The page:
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Music and Movement

Did you know that professional athletes often use music for training, focus and rhythm? Think: basketball players using hip hop beats for dribbling, or pro-tennis players listening to music which focuses them before a match. Well we decided to investigate the link between music and movement and here’s what we found! 

Image James Simpson

Music improves performance

It’s true. Back in 2007 USA Track & Field BANNED the use of headphones because they gave runners a competitive edge. In fact, even the leading researcher in the field Dr. Costas Karageorghis (and lots of other researchers back this) has stated that “music is a type of legal performance-enhancing drug”. 

There are a few key ways in which music does this: 

1. Diversion of thought/psychological 

You know when you feel like you have been running for an eternity but then you look at your watch and it has only been one minute? Music helps take your mind off the physical exertion and when you feel like you’re putting in less effort, sport becomes ‘easier’. In fact, research shows this helps improve performance. 

Image Bobby Banks

2. Music improves your ‘flow’ 

Your body has its own rhythms and music can help these along. This is that feeling of ‘being in the zone’ and music can help you get there faster. Even though it feels intentional, your body is actually kind of on auto-pilot, which makes the workout that much easier.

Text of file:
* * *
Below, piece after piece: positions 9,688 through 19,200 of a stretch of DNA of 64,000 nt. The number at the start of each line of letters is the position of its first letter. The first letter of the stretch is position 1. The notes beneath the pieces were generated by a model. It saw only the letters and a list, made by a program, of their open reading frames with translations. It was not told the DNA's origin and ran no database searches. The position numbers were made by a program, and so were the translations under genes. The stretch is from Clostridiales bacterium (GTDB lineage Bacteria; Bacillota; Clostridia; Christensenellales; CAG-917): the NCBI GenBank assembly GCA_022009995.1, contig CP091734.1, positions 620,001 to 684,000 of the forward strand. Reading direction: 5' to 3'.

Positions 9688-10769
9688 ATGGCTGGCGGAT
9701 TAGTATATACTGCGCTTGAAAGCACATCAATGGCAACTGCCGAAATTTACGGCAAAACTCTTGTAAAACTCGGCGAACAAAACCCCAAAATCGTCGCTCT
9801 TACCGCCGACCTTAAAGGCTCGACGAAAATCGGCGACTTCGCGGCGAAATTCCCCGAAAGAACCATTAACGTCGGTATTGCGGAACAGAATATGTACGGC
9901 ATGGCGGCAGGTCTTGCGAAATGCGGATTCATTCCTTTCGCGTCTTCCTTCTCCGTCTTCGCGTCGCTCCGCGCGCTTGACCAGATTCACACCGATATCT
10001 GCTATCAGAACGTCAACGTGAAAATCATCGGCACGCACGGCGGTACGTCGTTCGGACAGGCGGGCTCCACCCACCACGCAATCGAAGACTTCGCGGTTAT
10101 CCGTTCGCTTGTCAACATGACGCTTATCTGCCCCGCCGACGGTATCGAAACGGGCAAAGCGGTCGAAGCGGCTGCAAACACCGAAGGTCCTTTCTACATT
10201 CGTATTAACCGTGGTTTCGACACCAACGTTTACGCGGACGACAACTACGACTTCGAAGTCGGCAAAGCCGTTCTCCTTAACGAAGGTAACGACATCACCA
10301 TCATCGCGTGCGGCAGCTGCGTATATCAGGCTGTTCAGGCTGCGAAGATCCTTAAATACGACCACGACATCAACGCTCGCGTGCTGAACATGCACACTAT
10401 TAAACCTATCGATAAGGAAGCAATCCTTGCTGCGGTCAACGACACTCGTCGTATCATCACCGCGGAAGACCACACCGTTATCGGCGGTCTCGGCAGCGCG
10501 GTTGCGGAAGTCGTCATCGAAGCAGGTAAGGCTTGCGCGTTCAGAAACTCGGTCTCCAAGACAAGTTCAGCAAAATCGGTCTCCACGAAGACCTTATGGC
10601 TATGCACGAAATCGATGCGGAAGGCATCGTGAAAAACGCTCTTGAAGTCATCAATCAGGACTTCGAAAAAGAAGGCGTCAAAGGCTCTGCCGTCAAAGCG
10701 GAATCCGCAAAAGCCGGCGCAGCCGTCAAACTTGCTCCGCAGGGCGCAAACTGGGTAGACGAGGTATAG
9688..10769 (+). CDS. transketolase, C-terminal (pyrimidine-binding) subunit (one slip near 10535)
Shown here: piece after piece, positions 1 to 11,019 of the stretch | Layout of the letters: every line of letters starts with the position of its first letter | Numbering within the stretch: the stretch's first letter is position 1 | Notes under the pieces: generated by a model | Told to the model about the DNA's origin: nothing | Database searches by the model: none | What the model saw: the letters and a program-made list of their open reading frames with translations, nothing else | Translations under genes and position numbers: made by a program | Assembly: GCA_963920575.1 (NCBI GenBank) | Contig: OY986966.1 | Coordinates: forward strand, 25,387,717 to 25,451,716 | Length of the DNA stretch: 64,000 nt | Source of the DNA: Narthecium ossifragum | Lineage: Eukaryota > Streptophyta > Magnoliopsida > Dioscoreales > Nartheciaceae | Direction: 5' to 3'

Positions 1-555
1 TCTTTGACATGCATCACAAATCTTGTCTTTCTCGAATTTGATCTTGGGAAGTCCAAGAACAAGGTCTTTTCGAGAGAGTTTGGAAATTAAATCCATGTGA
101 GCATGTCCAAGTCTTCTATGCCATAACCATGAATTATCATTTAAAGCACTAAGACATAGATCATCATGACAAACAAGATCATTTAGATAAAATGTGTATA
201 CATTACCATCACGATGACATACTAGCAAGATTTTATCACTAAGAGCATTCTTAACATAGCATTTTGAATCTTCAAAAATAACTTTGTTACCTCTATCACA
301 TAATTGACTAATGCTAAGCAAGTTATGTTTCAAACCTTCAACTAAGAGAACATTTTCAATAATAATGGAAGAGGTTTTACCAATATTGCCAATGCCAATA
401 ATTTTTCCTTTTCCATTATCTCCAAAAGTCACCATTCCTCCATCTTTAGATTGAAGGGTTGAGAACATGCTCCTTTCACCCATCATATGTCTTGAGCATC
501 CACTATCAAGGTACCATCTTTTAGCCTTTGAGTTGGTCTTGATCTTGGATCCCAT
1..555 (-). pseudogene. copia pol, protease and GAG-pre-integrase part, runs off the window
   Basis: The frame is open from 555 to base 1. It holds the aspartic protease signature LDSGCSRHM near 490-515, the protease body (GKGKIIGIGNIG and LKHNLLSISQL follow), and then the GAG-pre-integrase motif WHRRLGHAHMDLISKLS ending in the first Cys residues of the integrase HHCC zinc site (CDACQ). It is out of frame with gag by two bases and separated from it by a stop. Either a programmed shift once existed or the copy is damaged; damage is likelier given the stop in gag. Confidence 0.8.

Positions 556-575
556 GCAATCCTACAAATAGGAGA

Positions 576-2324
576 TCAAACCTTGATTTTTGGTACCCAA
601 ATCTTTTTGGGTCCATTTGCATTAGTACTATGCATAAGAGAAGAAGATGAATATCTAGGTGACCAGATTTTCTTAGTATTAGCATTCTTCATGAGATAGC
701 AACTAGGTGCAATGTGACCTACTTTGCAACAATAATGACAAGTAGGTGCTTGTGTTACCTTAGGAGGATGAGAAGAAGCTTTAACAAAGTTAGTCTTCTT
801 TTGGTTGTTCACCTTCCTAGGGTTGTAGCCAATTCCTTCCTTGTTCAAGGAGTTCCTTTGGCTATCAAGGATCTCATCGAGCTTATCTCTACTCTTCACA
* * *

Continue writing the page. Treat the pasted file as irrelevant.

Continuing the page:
Image Bridgette Le

3. Music helps you get in sync 

It’s true for dance, but it is also true for many other types of movement. Synchronising your movements to music, especially if you are performing a repetitive motion (running, paced sit ups etc.) can balance and adjust your movements, resulting in better performance. 

Choosing your workout playlist can be a bit of an art. If your movements are steady and rhythmic, the music should not have fluctuations in tempo; rather, it should parallel the speed of your own movements. For example, if you are warming up on a gym bike at a pace of approximately 65 rmp, commercial dance music, typically in the range of 120 to 130 bmp, is ideal.

Image Ben Clement

4. Music makes you feel good

Everything's better when you’re in a good mood, including your workout! We already talked about how music can improve your mood here, and an improved mood has a certain ‘stickiness’ to it. If you can incorporate songs you enjoy or remind you of a particular time you’ll be more likely to stick to your exercise routine. 

Music personalised to you is even better

We’ve told you why music is good for movement so what better way to experience this music and push yourself than with the NuraLoop? 

Featuring our award-winning personalised sound technology, it also has a 16+ hour battery life (hello marathon runners!), it’s sweat-resistant, has Social Mode/ANC (so you can tune in out of your surroundings) and comfortable (malleable ear hooks + different sized ear tips). 

Get it here now. 

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